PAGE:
|Contexts and Comparisons||Chapter 8 - 19th Century Prose Narrative|
Another literary movement intimately related to realism -- and often difficult to distinguish from realism -- is naturalism. Formulated in France toward the end of the reign of Napoleon III, the ideas behind naturalism spread to other countries, including the United States, by 1880. Émile Zola was the principal spokesperson of this movement; his work, The Experimental Novel (1880), crystallizes his ideas.
|Anton Checkhov. (8.11)|
Like the Russian Anton Chekhov (1860-1914), who once stated that the writer was like a chemist to whom "nothing on earth is unclean," Zola believed that truth must include the low and the vile. Therefore Zola's naturalism, which used many of the observational methods and novelistic techniques favored by the realists, combined two of the tenets that many writers in the second half of the century held so dear -- social reform and faith in science -- although the naturalists emphasized the seamier side of life.
Zola's critics thought him a dangerous radical because his "heroes" were the worker and members of the underclass. Like Charles Darwin, who underscored the roles of heredity and environment in the evolution of the species and "survival of the fittest," Zola sympathetically but pessimistically described the destruction of the individual shaped not by inner spiritual forces but by natural ones: heredity and environment. While others saw him as a passionate advocate of reform, he regarded himself as a scientist using a methodology that reduced the individual to a type of laboratory animal, whose individuality was sacrificed to the greater force of humanity or, to use a concept of Darwin's, the species.
In his attempts to be a dispassionate observer, Zola also was influenced by the French doctor and researcher, Claude Bernard (1813-1878), whose important treatise Introduction to the Study of Experimental Medicine (1865) promulgated basic principles of scientific research. The novelist likened the novel to an experiment, carried out by the author-scientist with carefully selected subjects, who become the very characters of the novel.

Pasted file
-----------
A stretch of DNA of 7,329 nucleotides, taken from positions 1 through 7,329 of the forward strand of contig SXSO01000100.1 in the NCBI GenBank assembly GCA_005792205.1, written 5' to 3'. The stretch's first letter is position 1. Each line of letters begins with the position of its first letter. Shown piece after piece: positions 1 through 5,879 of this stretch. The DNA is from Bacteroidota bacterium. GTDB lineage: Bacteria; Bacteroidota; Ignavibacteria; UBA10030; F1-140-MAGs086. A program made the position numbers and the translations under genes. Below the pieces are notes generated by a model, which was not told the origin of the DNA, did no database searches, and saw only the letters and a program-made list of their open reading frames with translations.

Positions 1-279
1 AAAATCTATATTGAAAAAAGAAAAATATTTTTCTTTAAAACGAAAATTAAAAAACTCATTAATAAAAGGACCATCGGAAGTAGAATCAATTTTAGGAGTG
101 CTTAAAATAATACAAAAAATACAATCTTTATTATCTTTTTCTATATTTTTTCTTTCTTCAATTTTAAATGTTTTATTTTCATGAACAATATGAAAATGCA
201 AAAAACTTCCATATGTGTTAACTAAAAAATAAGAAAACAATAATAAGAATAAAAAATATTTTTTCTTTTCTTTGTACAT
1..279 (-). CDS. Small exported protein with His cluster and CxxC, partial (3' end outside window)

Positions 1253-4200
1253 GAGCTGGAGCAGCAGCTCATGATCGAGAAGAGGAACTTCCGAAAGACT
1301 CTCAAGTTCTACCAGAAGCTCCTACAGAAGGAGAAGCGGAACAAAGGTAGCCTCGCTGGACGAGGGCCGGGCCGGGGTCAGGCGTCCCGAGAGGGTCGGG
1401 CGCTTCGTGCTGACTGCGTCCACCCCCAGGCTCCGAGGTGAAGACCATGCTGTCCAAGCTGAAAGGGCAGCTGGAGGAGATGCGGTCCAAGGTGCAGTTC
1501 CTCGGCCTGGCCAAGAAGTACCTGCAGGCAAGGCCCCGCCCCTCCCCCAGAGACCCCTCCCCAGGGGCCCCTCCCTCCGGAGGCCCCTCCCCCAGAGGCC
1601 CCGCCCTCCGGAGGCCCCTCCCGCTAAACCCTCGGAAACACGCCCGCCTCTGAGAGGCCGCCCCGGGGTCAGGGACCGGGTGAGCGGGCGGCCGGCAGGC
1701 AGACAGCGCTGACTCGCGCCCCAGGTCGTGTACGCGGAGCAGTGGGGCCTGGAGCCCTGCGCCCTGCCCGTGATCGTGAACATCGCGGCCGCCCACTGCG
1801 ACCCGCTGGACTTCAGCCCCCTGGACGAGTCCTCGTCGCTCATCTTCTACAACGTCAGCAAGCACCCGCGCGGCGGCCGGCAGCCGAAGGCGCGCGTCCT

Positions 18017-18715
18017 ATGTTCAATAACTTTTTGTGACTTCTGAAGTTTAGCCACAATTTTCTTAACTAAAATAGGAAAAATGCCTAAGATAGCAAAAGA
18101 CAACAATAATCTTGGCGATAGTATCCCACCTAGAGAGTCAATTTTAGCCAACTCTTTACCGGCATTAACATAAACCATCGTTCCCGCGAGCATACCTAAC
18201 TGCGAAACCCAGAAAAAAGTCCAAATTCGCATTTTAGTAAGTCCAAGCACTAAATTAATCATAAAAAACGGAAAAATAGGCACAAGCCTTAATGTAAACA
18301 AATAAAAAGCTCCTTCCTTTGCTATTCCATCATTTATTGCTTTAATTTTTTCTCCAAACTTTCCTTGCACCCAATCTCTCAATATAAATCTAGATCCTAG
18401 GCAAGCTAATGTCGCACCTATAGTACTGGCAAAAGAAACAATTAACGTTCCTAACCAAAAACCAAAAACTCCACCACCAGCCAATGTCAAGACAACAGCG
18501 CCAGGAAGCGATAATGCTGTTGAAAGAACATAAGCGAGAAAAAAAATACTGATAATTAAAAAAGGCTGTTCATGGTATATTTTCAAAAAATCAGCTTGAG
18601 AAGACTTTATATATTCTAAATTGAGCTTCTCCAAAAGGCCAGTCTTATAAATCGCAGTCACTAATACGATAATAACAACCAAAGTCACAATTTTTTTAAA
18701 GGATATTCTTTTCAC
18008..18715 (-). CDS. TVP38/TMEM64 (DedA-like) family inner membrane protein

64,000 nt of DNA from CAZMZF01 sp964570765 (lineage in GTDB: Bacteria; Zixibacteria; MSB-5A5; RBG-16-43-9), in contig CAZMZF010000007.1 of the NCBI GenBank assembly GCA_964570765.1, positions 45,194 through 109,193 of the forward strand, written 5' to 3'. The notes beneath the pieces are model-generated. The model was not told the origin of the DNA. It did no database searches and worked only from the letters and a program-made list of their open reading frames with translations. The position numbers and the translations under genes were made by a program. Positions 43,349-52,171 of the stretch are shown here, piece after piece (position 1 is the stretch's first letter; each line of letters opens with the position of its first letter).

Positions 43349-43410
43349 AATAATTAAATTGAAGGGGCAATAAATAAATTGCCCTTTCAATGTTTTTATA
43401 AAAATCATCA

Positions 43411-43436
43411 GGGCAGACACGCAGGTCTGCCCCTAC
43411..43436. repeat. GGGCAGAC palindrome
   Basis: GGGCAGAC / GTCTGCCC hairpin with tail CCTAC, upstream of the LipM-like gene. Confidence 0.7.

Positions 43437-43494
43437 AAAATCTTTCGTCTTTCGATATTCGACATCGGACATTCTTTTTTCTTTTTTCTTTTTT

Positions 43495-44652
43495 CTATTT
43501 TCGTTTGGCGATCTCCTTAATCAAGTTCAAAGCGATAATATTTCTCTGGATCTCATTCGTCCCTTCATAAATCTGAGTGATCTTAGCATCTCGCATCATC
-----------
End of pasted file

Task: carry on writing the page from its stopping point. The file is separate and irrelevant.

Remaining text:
|Mystical Knight (Oedipus and the Sphinx) by Odilon Redon. (8.12)|
The novel could thus be viewed as a kind of saga about underdogs, victims of society, circumstances, and family background, who must struggle to survive. Zola's reforming, democratic, and highly critical attitudes made a sizable impact on literature in the United States during the last decades of the nineteenth century. Two leading American practitioners of naturalism were William Dean Howells (1837-1920) and Theodore Dreiser (1871-1945). Their respective masterpieces, The Rise of Silas Lapham (1885) and Sister Carrie (1900), painted large canvases of American society and pessimistically rather than moralistically portrayed individuals in great, unending conflict with institutions and the environment. Two other American naturalist writers, Frank Norris (1870-1902) in The Octopus (1901) and Upton Sinclair (1878-1968) in The Jungle (1906), courageously exposed the perilous conditions and ruthlessness of large industries that treated workers inhumanely.
Realism and the 19th Century Novel
|text only copy for printing||Next: Passage
Naturalism in the American Novel